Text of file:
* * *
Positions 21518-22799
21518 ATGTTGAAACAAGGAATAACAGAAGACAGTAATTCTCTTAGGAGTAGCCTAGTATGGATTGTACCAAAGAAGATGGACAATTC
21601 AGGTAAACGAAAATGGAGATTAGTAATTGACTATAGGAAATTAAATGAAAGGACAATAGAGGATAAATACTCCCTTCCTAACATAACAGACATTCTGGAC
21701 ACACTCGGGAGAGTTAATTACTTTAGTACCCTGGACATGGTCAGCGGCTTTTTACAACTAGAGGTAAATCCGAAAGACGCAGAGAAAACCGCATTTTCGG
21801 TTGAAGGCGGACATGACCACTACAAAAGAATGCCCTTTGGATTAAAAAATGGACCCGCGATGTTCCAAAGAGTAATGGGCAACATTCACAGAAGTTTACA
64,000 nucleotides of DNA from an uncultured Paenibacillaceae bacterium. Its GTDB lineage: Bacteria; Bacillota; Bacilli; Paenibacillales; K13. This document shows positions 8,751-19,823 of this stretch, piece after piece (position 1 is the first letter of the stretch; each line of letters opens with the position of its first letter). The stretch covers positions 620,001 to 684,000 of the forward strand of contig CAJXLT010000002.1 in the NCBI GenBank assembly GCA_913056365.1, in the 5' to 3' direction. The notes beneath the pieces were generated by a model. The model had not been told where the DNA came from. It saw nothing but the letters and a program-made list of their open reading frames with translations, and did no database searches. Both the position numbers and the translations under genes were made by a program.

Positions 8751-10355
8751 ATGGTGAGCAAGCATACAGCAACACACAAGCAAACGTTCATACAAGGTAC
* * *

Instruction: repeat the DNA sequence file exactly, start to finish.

Positions 21518-22799
21518 ATGTTGAAACAAGGAATAACAGAAGACAGTAATTCTCTTAGGAGTAGCCTAGTATGGATTGTACCAAAGAAGATGGACAATTC
21601 AGGTAAACGAAAATGGAGATTAGTAATTGACTATAGGAAATTAAATGAAAGGACAATAGAGGATAAATACTCCCTTCCTAACATAACAGACATTCTGGAC
21701 ACACTCGGGAGAGTTAATTACTTTAGTACCCTGGACATGGTCAGCGGCTTTTTACAACTAGAGGTAAATCCGAAAGACGCAGAGAAAACCGCATTTTCGG
21801 TTGAAGGCGGACATGACCACTACAAAAGAATGCCCTTTGGATTAAAAAATGGACCCGCGATGTTCCAAAGAGTAATGGGCAACATTCACAGAAGTTTACA
64,000 nucleotides of DNA from an uncultured Paenibacillaceae bacterium. Its GTDB lineage: Bacteria; Bacillota; Bacilli; Paenibacillales; K13. This document shows positions 8,751-19,823 of this stretch, piece after piece (position 1 is the first letter of the stretch; each line of letters opens with the position of its first letter). The stretch covers positions 620,001 to 684,000 of the forward strand of contig CAJXLT010000002.1 in the NCBI GenBank assembly GCA_913056365.1, in the 5' to 3' direction. The notes beneath the pieces were generated by a model. The model had not been told where the DNA came from. It saw nothing but the letters and a program-made list of their open reading frames with translations, and did no database searches. Both the position numbers and the translations under genes were made by a program.

Positions 8751-10355
8751 ATGGTGAGCAAGCATACAGCAACACACAAGCAAACGTTCATACAAGGTAC